Parks Perspective: Reflection meets recreation at Carrie Blake

Members of the Yamasaki (now Shiso) Sister City Committee created and maintain the Japanese garden in Carrie Blake Park.  - Sequim Gazette file photo
Members of the Yamasaki (now Shiso) Sister City Committee created and maintain the Japanese garden in Carrie Blake Park.
— image credit: Sequim Gazette file photo

Carrie Blake Park, Sequim’s largest, began as farmland at the east end of town. Now it’s a neighborhood of diverse attractions: two ponds, a Japanese garden, a gazebo, a picnic shelter, a convention center, two playgrounds, horseshoe pits, a dog park and agility training area, softball fields, a BMX track and a skatepark.

“It’s a surprise for a town this size to have a park this big,” said current park host Jerry Fryrear.

His co-host, and wife, Caecilia, added, “It’s unbelievably busy. And you see that this is not just a retirement community.”

And there is more to come, according to Parks and Recreation Board member Patsy Mattingley. In the next year or so, she said, the current road into the park will be closed off and a new entrance and parking area put in next to the skatepark, cutting down traffic through the center of the park.

“Right now,” Mattingley said, “it’s dangerous having the two playgrounds across a street from each other.”

The park has developed, Mattingley noted, because of the volunteer efforts of people with different interests. When community groups saw a need, she said, they invested time, money and hard work to make the park’s amenities possible.

Farm, roads, park

The park area once belonged to the 200-acre Honey Locust Farm, the home of Edward Blake.

In 1910, Edward Blake’s son, Charles, married Caroline Davidson, the daughter of Scottish settlers who farmed on Taylor Cutoff Road. The “Carrie” of the future Carrie Blake Park worked as a telephone operator for the Sinclair Hotel and the Port Williams single-circuit line. She joined her husband on the family farm; the couple kept a herd of 60 Guernsey cows, along with horses, pigs and gardens.

When U.S. Highway 101 was to be extended east to Blyn in 1934, the state transportation department began to mine gravel on the Blake property, creating what came to be known as “Blake’s ponds.” The ponds were mined for gravel for the next three decades. Meanwhile, Carrie Blake planted pond lilies and stocked the ponds with goldfish.

In the 1970s, Edward Blake sold about 28 acres bordering the ponds to the City of Sequim. The Sequim Lions Club asked the city to use the land as a park. Club members followed through by grading the land and building a meeting hall with a kitchen. Guy Cole Convention Center still hosts community events throughout the year.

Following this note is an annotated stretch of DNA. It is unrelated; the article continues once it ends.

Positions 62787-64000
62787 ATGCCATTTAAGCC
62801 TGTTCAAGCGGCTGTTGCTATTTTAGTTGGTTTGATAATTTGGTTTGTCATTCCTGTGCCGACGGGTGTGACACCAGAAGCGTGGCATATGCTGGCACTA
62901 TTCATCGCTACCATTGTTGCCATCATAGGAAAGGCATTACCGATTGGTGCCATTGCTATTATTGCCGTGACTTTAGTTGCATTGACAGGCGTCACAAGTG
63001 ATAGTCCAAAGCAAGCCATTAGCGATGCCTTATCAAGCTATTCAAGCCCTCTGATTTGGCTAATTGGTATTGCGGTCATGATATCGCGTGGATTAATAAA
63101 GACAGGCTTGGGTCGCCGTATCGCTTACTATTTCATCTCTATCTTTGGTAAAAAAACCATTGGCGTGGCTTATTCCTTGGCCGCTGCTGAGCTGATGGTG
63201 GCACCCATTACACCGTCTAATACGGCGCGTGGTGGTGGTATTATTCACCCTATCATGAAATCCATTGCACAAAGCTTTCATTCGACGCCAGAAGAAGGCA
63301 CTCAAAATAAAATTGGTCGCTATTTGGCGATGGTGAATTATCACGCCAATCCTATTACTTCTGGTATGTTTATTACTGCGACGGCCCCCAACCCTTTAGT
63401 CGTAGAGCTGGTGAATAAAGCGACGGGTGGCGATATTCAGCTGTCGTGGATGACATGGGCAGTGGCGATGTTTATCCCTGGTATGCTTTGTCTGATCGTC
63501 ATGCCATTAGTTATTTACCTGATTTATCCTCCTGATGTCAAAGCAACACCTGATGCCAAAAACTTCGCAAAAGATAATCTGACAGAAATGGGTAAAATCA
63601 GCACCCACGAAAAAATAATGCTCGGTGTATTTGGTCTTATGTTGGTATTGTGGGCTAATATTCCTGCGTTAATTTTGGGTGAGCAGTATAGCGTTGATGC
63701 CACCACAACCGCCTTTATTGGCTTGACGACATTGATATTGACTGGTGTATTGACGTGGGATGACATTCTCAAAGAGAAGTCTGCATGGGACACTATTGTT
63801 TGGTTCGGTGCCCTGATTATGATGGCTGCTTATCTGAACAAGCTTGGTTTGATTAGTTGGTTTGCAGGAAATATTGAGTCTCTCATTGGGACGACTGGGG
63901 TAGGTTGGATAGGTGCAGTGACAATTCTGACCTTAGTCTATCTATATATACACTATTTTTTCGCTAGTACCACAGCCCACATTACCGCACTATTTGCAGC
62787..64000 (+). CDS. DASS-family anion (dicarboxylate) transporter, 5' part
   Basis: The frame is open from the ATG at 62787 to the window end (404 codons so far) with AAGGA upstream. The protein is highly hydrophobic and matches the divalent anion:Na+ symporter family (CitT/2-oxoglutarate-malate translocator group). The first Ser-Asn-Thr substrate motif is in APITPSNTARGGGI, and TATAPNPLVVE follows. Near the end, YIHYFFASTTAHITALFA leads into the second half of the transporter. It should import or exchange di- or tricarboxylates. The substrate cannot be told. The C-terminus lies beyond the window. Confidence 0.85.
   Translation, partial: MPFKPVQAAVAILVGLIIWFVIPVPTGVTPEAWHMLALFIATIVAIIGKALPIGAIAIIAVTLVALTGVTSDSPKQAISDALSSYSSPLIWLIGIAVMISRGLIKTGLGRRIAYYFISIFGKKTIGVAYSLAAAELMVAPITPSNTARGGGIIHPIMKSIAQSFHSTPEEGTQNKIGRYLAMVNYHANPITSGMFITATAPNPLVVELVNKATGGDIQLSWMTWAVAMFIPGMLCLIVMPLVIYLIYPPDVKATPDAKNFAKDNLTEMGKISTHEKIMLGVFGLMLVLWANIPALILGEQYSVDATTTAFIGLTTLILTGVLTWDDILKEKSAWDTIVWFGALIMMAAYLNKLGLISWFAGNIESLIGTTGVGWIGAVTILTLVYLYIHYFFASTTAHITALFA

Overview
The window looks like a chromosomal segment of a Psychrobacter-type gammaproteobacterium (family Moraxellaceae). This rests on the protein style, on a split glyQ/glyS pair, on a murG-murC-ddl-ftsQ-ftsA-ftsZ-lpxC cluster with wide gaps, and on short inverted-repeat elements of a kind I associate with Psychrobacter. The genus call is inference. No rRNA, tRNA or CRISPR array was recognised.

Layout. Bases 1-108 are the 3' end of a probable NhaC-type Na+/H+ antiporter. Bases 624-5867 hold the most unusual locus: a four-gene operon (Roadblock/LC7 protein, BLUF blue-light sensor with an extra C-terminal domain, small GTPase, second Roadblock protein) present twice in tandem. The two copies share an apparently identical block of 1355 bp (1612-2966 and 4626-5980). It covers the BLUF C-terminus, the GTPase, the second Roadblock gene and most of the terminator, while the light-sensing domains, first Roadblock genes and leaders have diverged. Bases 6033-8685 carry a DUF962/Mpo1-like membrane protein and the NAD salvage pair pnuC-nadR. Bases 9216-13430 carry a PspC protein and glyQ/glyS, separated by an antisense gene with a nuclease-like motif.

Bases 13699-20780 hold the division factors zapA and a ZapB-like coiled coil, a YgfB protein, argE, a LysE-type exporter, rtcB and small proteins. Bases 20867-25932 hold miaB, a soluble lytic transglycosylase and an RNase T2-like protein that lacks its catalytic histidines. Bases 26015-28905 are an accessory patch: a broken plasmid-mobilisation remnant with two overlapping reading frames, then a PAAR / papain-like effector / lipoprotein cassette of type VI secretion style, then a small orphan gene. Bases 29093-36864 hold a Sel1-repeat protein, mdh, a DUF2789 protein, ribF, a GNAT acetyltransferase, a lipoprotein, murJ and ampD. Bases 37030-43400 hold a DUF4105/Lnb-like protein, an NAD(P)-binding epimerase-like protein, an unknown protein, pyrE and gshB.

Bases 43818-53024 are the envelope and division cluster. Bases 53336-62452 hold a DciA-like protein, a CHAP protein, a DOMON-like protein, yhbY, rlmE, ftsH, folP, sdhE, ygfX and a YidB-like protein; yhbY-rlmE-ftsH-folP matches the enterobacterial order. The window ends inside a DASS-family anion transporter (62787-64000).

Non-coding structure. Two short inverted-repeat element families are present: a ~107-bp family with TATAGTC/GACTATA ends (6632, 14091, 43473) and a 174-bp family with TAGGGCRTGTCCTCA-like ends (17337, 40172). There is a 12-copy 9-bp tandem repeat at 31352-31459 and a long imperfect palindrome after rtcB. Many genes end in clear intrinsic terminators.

The city purchased the ponds in 1975 and in the same year voted to name the park after Carrie Blake.

New gardens, new challenges

In 1993 the City of Sequim signed a sister city agreement with Yamasaki, Japan. Two years later the city set aside land in the park for a Japanese garden, to be constructed and maintained by the Yamasaki Sister City Committee. (Yamasaki joined five other cities to form Shiso City, and in 2004 Sequim entered into a sister city agreement with Shiso.)

Although Bell Creek is nearby, the park always has depended upon the city to pump in reuse water to fill its ponds and stream. Irrigation cuts in the summer of 1994 caused two of the park’s ponds to dry up and trap small fish behind wooden weirs. The Washington Department of Fish and Wildlife ordered the city to fix the problem. A $10,000 grant obtained by the Jamestown S’Klallam Tribe was matched by funding from the City of Sequim so that the department of public works could eliminate the two smaller ponds and deepen the two larger ones.

Best friends, skateboards

Like the rest of Carrie Blake Park, the Sequim Dog Park is an example of citizen action from beginning to end.

The first citizen action, in 2006, included several calls to the Sequim Police Department complaining that a few dog owners were running their pets off-leash at the Water Reuse Demonstration Park, next to Carrie Blake Park, early in the morning.

The police began watching the park, riling the dog owners. At Mayor Walt Schubert’s suggestion, dog owners petitioned the Park Advisory Board to build a dog park, studied design and safety issues, gathered signatures on a petition and went before the city council. In 2007, the city set aside nearly 2 acres on the east side of Carrie Blake Park and the “Dog Park Pals” raised money to create three fenced fields for dogs to go off-leash. The Sequim Police Department later set up an agility obstacle course to train its canine officers, opening the course to the community as well. With further donations from the Dog Park Pals, the city put up a shelter to keep the dogs’ human friends dry in wet weather.

The skateboard park was added in 2000. Under the guidance of Jeff Edwards of the public works department, local youths were offered free use of helmets at the park and a graffiti wall was added. Eagle Scout candidate Jeremy Cays built a helmet rack after a schoolmate was injured at the park. Currently the park is used by both skateboarders and bikers.

The lazy ponds and friendly ducks may make it seem that Carrie Blake Park always has been there, but both the landscape and the activities available are the result of energetic citizens who decided to serve the interests of the community.


Cathy Grimes and Patsy Mattingley contributed to this report; information also came from reports published by Harriet Fish, June Robinson and The Seattle Post-Intelligencer.


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